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  • Will Our City Survive?

    A discussion on the sustainability of Chestermere

    When speaking of the sustainability of a city, town or community, there are many factors that could be addressed. Financial sustainability. Social sustainability. Economic sustainability. Regardless of which of these you’re referring to, the dictionary describes sustainability as: “the ability to be sustained, supported, upheld, or confirmed”, and over the past five months, the sustainability of Chestermere has been called into question.

    As we all know, Chestermere has a very, for lack of a better word, ‘unique’ tax base. Commonly referred to as the ‘95/5’… meaning that we have 95% residential tax base which is very rare and makes a lot of people very nervous. Is a municipality that is pulling its revenue mostly from residential tax and provincial grants sustainable? Should Chestermere be deemed unsustainable, what is the fate of our community? Would Chestermere be better off amalgamating with the City of Calgary or Rocky View County?

    I sat down with a few different individuals to get their opinions on the condition of Chestermere and tried to gain some perspective on where we’re headed as a city.

    In December 2015, following the announcement of the CUI rate increase and then the announcement of an annexation request by the City of Chestermere of some Rocky View County land a few weeks later, Steve Grande began a blog that made a lot of Chestermere residents stop and think about what was happening in Chestermere. The blog, titled “Chestermere Watch – It’s time for some changes” addressed everything from taxes to land purchases to the sustainability of Chestermere. So I met with Steve to get his opinion on where Chestermere was headed.

    “When I talk about sustainability, I talk about it as the sustainability of a community from a financial perspective. What happens is this – if our taxes go higher, it has a negative affect on the value of our homes and you can get yourself in a spot where your taxes get so high that it pushes the value of the homes down and then taxes have to go even higher because people are moving out – so you need to pull that gap closer together”, explained Grande who has called Chestermere home since 2004.

    Grande gave the example of when people are looking for a place to live and they take a look at Chestermere and start comparing it to other communities like Calgary, people could look at the price of homes in each and then look at the taxes in each and decide that they would rather live in Calgary, where the taxes and home prices are less and they have significantly more services and just take the short drive out to Chestermere for use of the lake. “So when you have a situation like that, it’s not sustainable because you start to spread that gap and when you spread the gap that is when you’re sustainability breaks down”.

    Grande also states that he has taken a very close look at some other Alberta municipalities and how their taxes line up. “These municipalities seemed to have figured out that they need industrial growth. The Province has made it brutally clear for the past four or five years and especially this year, that the tap is being turned off when it comes to funds going from the Province to the Municipalities and they are telling the Municipalities that ‘you need to be prepared for less money coming from the Province’.” In the budget just released by the City of Chestermere, in the 2016 Capital Projects Budget, 57% of their funds are coming from grants.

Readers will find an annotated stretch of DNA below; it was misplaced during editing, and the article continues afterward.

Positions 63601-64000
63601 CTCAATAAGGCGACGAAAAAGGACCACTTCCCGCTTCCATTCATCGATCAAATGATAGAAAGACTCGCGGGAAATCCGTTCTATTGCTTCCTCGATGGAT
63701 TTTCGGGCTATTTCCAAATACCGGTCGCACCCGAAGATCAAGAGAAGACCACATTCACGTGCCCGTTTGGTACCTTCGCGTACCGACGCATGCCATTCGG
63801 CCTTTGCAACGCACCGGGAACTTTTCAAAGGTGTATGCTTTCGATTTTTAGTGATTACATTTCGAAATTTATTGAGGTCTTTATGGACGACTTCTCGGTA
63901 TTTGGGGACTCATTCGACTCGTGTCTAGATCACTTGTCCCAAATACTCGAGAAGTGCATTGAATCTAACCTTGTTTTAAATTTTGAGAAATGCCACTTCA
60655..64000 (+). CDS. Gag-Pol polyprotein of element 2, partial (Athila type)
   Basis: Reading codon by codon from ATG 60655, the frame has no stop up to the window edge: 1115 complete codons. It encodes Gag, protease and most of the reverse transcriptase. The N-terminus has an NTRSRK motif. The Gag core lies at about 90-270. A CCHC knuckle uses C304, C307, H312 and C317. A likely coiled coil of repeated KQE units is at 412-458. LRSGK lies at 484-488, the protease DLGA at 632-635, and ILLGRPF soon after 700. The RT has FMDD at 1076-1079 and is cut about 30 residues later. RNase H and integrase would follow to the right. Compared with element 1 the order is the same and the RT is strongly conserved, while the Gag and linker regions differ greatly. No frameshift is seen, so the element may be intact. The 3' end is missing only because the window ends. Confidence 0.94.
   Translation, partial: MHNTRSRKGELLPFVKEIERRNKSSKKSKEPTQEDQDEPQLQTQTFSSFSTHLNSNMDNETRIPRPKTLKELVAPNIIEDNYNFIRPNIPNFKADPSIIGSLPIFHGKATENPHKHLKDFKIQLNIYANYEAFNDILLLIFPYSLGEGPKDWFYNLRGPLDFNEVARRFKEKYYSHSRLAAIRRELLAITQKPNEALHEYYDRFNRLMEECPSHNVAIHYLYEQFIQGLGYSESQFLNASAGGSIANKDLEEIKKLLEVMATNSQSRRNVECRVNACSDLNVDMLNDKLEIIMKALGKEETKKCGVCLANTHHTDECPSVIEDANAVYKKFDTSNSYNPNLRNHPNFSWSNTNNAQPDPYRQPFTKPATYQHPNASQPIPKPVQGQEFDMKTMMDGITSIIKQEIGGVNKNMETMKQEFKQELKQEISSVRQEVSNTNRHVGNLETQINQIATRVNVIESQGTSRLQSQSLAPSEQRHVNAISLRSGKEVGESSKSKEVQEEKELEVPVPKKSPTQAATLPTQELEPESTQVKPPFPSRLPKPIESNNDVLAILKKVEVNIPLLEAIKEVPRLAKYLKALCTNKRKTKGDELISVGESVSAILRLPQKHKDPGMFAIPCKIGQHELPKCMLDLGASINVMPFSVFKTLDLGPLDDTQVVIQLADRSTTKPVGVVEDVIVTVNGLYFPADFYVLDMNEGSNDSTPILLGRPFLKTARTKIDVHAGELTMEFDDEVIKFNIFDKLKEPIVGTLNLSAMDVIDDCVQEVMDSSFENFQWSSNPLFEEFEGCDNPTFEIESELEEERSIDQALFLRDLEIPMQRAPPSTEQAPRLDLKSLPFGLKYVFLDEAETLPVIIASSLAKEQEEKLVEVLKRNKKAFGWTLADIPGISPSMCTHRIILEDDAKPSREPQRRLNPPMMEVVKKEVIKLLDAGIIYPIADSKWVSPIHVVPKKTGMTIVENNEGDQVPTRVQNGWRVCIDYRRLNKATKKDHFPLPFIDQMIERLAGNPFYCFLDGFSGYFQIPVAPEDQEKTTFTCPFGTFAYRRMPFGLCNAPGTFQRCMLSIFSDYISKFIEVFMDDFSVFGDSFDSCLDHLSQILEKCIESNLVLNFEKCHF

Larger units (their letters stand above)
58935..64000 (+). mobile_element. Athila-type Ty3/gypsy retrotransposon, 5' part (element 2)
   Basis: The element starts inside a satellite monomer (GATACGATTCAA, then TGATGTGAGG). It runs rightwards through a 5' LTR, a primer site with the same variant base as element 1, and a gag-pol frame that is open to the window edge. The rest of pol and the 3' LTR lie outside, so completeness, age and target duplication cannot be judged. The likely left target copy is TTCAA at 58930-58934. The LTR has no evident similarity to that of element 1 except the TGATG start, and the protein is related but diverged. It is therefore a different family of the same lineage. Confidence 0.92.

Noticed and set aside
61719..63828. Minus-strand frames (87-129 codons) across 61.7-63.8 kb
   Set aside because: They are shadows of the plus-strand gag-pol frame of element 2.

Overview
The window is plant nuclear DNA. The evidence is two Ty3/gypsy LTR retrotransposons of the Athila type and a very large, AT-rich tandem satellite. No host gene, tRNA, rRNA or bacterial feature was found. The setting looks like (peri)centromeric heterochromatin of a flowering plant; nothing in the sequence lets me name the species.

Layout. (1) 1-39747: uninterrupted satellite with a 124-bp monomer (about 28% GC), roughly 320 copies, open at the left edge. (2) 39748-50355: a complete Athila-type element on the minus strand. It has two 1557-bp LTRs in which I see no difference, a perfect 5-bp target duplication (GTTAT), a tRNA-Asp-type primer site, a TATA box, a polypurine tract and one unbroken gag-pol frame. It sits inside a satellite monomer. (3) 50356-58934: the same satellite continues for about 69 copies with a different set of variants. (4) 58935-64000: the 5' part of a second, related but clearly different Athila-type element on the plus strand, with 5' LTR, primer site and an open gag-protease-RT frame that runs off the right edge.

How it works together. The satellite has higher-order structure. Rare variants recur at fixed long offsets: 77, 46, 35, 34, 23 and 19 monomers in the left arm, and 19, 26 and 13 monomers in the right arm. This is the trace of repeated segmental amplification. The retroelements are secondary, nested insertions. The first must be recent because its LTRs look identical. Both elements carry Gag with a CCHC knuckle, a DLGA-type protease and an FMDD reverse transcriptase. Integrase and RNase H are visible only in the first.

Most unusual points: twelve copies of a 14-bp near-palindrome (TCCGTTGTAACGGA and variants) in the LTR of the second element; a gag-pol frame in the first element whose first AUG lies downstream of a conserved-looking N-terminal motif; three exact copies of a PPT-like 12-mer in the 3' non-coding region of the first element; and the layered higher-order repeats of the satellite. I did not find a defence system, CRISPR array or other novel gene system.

Municipalities typically have three sources of income – residential tax base, non-residential tax base and the other being other government grants, fees for service etc. When one of these starts to decrease, as is the portion coming from the Province, the pie doesn’t get smaller – the other sources are expected to make up for what is lacking from the other. So since Chestermere has less than a 5% non-residential tax base, the rest of that is weighing on residential taxes – which is why in a chart that Grande pulled from the Government of Alberta website that compared Chestermere property taxes against six other communities, Chestermere is the highest. “That is why our taxes are going up so fast is because we don’t have that non-residential tax base. The key to sustainability is a strong non-residential tax base, which Chestermere has about 4 1/2% “, adds Grande.

    I also reached out to Patrick Bergen who was a former councilor with the City of Chestermere and is also the President of Smart Towns Inc., a data analytics company focused on governments.

    Bergen says, “When one looks at the ability for a municipality to be sustainable the assumption is that it can continue to bring in enough revenue to cover the costs of running that municipality.  The municipality sets the tax rates so it is highly unlikely a municipality would ever become unsustainable.  It is only when a large amount of debt is incurred or there is a catastrophic loss of income that a municipality eventually becomes bankrupt”.

    “Having said this, the usual discussion is whether a municipality can run with a level of taxation that residents find acceptable.   The first thing to know is that new residents cost the municipality more money than they pay in residential tax.  Mayor Nenshi flat out confirmed this in a quote last year.  As residents are added the municipality has to continue to diversify its revenue through things like commercial property tax, grants and sales and user fees”, explained Bergen.